This is part two of a five part interview. To read the interview from the beginning, click: Thomas F. Monteleone.
Michael Aloisi: What is your writing process like from start to finish? And has it changed since you first started writing to now?
Thomas F. Monteleone: Yeah, I think it changed a lot. When I first started writing and selling stories I was in school for my Masters degree . . . .so time was really a problem. I was working a part time job, I was in school and had a girl I was going to marry, so the only time I really had to write was from about ten at night until two in the morning. I wrote four novels like that, on a typewriter, forcing myself to sit there and pound out pages. In my declining years, I don’t think I would have the energy to do that. But when you are in your twenties and have decided that nothing is going to stop you, you have these amazing fuel cells that you can go on. Instead of using that fuel to consume mass quantities of beer and act crazy, I put it on the page. That’s how I wrote for years in the beginning.
After a while I found my best time to write is when I first get up. First thing in the morning you don’t have all the bull sh*t in the day backing up in the filter of your mind. You are fresh, so that is what I try to do now. I get up and try to get some coffee in me and try to write until noon or one. Then in the afternoon I do the rest of the things I have to do.
MA: How often do you write?
TFM: I try to write everyday, some times I take off weekends for good behavior. We travel a lot and in the summer time there is a lot crap to do around the house, but I still try to write at least five days a week. Every morning I get up and try to pound something out.
MA: From first draft to final draft, how many drafts do you do on average and what percentage of the story do you think you change during the course?
TFM: That’s a good question. I think early on with the first four of five books I wrote I really didn’t know what I was doing. I had mastered the short story, but writing a novel has a lot expansion and it’s more enriching. I think I had to learn that as I went along. With my early novels I probably did five or six drafts, and they would probably change a lot because I would cut out things, rearrange scenes, as well as gross re-writes. And this was back when cut and paste literally meant that, with a typewriter, you would actually have to cut out and paste parts of the story onto other pages. I would end up doing this arcane surgery with all the sheets of paper. I actually had a lady who would retype the pages for me, because if I had to retype all of them, each draft would have taken three our four times longer.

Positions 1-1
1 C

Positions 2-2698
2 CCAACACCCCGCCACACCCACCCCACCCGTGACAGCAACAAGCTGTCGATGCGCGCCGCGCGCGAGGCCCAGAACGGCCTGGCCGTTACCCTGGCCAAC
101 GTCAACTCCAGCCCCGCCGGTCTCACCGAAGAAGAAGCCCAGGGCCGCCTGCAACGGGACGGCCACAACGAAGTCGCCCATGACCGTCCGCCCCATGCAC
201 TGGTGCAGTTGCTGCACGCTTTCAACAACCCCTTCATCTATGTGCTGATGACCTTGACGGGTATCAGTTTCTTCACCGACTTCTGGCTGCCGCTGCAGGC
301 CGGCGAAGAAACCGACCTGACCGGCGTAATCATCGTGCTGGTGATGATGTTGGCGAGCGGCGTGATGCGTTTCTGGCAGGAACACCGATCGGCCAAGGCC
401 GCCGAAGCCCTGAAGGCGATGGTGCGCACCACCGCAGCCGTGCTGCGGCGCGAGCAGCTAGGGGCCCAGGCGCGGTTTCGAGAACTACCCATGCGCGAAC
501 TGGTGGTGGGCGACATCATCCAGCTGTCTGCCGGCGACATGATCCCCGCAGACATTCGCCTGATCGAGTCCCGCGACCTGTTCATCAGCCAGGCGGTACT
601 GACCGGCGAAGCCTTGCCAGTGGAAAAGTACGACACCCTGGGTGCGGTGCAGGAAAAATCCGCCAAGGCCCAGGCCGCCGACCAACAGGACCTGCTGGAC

These days, especially with the ease of revision in the digital age, I can probably get away with a draft and a half. I mean basically I know how I want to structure a story and a novel. So I don’t have to revise nearly as much as I use too.
One of my oldest friends, Dean Koontz, he literally still does this, he will go over every chapter he writes six, seven, eight times until he can’t find anything else to change. But Dean is an obsessive craze about is writing and I am not. I don’t have Dean’s energy
MA: Do you plot out your stories or let them naturally play out?
TFM: You know, I’m not sure that I consciously plot out an entire story. When I get an idea for a novel I know if it’s going to be a big thriller or something else. I will usually figure out in my head what the gimmick is and then I will know basically what I want the resolution to be. And then the fun of it is figuring out how to get there. I have to let the story complicate itself. That is the basic process I have come to trust. As long as I know where I want to end up I can pretty much throw any idea and character in there and trust that with my years of doing this that weird complications will ensue. That’s pretty much what I do. Its not seamless or perfect; I mean I have painted myself into corners where the story becomes a bust after sixty pages and I had to start the whole thing over from a different perspective, but most of the time it will get me where I need to go.
In the seventies and eighties you could sell a book by just putting together a few chapters and an outline, especially if it had a horror theme. This was when paperback originals were really hot, because King was a big engine pulling the book sales train. I sold a few books that way, writing an opening chapter and an outline. But what happened was that the book would end up being totally different than the outline I wrote because of the natural process of complicating a story. One incidence or problem in the plot causes the story do go down a path you couldn’t possibly have anticipated. It’s an interesting process, its one of the things I enjoy most about writing. There are a lot of times that I write a story and I think, where the hell did that come from?
MA: You have published numerous short stories in addition to your novels. Is there one you prefer to write over the other?
TFM: I think for a long time I actually liked the short story better, because it’s where I cut my teeth in writing. I’ve published a ton of short stories in magazines and anthologies. I probably wrote forty-five short stories before I wrote my first novel. So I had this confidence and swagger in my ability to write a short story. Though it wasn’t my favorite reading, I always preferred a novel because of the way it would consume you, the way a good book does. Then gradually, I’d say after I wrote six or seven novels it became something I preferred doing.
To continue reading this article, click: Thomas F. Monteleone Interview
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